A vertical data center module in accordance with the principles of the present invention generally comprises a compact-footprint weatherproof envelop, complete with party walls and staging areas, and a multistory energy efficient layout capable of powering and cooling typically generic computing hardware. The module therefore generally comprises all necessary voltage power transformation, power regularization (e.g. UPS), power distribution, and cooling subsystems. This configuration generally allows the simultaneous optimization of the power capacity density and hosting flexibility at very large scales.

In typical yet non-limitative embodiments, the vertical data center module is configured to be prefabricated and deployed in clusters of other identical (at least externally) vertical data center modules juxtaposed side-by-side, side-to-back, and/or back-to-back without interleaving between adjacent modules.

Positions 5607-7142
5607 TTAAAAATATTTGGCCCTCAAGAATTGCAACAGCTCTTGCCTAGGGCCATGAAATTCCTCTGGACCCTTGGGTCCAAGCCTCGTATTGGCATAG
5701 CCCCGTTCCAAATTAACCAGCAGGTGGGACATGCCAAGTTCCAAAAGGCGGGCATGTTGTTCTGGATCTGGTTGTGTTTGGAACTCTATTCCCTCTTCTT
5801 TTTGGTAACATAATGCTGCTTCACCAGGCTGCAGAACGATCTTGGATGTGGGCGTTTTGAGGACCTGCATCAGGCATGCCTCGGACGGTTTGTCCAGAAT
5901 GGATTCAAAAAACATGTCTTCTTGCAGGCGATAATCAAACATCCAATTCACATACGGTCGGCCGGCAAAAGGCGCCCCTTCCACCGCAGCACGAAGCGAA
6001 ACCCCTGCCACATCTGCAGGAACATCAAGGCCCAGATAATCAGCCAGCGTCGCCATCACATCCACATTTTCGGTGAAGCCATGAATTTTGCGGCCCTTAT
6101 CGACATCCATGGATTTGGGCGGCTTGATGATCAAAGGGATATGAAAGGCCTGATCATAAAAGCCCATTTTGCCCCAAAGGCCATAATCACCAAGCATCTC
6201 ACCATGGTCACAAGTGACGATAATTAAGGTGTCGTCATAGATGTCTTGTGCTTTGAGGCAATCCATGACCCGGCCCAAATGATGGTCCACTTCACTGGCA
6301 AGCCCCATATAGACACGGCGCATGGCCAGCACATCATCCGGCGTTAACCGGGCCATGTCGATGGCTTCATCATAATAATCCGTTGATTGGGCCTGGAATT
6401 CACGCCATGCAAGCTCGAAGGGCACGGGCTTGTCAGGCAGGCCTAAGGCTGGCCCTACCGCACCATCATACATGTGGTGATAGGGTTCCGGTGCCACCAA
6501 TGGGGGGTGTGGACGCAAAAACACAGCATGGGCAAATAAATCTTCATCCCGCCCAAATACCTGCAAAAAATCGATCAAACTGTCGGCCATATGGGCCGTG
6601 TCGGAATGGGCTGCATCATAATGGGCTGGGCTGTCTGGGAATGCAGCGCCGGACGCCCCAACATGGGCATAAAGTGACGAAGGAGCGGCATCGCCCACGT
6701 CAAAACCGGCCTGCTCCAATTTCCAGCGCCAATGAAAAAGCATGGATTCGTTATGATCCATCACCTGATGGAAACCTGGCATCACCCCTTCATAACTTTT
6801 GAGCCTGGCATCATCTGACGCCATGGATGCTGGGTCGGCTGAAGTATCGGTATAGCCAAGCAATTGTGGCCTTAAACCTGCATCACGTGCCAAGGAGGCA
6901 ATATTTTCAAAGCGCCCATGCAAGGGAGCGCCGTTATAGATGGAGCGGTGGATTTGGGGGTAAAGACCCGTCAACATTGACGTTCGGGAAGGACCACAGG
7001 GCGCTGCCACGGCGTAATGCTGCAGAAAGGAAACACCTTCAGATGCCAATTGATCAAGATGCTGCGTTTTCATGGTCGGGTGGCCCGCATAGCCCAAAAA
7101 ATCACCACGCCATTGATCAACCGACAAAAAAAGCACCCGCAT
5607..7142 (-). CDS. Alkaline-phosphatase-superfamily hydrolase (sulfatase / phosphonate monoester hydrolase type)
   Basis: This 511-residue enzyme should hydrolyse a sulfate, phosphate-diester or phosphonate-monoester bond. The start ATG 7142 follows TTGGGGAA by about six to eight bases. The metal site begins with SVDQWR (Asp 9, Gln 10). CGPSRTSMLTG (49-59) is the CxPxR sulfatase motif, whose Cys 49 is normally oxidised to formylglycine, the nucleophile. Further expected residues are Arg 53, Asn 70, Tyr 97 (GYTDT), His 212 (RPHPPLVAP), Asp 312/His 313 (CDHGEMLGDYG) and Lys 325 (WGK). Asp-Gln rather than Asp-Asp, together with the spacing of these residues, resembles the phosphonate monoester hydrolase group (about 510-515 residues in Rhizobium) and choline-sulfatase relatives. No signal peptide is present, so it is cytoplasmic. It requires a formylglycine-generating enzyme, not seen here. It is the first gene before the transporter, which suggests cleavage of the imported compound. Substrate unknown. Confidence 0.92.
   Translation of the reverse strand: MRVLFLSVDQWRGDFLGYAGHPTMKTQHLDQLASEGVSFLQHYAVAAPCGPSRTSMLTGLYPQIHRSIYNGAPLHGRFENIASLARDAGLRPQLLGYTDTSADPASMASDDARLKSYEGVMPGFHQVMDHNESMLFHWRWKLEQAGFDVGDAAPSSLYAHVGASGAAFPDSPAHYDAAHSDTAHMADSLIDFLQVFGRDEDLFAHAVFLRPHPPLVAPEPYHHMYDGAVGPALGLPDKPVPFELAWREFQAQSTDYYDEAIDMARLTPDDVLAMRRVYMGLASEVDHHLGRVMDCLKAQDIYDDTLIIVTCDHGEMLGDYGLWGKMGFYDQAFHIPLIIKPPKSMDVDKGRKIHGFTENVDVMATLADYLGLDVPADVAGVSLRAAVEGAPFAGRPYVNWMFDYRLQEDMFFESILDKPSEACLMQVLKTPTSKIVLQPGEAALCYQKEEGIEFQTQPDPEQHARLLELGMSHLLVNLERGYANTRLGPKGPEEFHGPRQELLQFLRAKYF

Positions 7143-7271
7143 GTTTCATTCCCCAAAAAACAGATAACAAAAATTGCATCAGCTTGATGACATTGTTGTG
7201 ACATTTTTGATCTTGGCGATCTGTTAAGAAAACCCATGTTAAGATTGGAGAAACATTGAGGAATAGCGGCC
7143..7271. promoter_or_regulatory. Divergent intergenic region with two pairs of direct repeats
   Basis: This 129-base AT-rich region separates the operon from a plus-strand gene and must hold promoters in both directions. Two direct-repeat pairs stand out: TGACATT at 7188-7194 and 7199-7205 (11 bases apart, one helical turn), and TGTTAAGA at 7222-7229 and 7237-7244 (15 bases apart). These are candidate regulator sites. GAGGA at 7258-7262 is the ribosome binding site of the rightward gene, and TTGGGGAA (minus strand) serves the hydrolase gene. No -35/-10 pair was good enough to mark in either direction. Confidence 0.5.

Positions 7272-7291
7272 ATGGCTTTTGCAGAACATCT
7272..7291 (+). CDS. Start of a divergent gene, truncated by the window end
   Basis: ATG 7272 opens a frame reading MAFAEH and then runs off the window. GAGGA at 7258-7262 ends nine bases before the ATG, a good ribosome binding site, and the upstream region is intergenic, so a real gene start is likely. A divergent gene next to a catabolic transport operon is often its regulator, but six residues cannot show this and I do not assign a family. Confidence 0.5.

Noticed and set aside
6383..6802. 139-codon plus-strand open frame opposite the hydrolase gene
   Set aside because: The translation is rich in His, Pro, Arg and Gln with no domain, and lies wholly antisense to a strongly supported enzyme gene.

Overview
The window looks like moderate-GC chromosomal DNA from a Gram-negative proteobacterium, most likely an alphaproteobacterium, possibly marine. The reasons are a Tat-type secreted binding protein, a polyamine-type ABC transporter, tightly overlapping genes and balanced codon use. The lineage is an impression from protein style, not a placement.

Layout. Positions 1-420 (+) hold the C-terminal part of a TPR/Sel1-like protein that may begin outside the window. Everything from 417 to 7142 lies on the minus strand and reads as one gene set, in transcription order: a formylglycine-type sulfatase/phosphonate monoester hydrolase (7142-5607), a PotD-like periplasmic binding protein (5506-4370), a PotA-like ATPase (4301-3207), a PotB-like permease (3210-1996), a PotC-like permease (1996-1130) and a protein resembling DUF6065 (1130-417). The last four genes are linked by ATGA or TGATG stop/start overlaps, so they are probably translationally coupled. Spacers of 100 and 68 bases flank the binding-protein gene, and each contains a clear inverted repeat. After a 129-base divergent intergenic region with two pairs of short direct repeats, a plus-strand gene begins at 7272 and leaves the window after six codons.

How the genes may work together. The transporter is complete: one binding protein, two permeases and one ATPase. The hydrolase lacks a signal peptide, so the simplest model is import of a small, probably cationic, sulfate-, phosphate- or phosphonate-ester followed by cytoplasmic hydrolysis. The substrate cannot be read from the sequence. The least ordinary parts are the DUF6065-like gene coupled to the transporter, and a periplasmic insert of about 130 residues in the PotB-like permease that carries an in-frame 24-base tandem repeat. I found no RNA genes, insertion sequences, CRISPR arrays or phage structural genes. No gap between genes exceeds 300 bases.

In typical yet non-limitative embodiments, the vertical data center module has a 30-feet wide footprint, e.g. the equivalent width of three shipping containers laid out side-by-side. It can accommodate different power density and cooling requirements in various redundancy configurations. It combines the advantages of the conventional “brick-and-mortar” data center with those of the container based data center, without their respective limitations. Typically using mostly standardized off-the-shelf electrical and mechanical components, it is modular and prefabricated to allow fast on-demand deployments, adding capacity in sync with user needs. It can efficiently host most any type of computing equipment with any type of power density requirement. For instance, power densities of over 30 kilowatts per cabinet are possible using air-cooled computing hardware. Cabinets that require chilled-water feeds, for instance to support rear-door heat exchangers, are also possible, even though rarely required if designed for front-to-back air circulation. Moreover, low-density cabinets can coexist side-by-side with high density ones, without creating cooling problems. For maintenance, large aisles are provided for unconstrained access to both the front and rear of compute cabinets.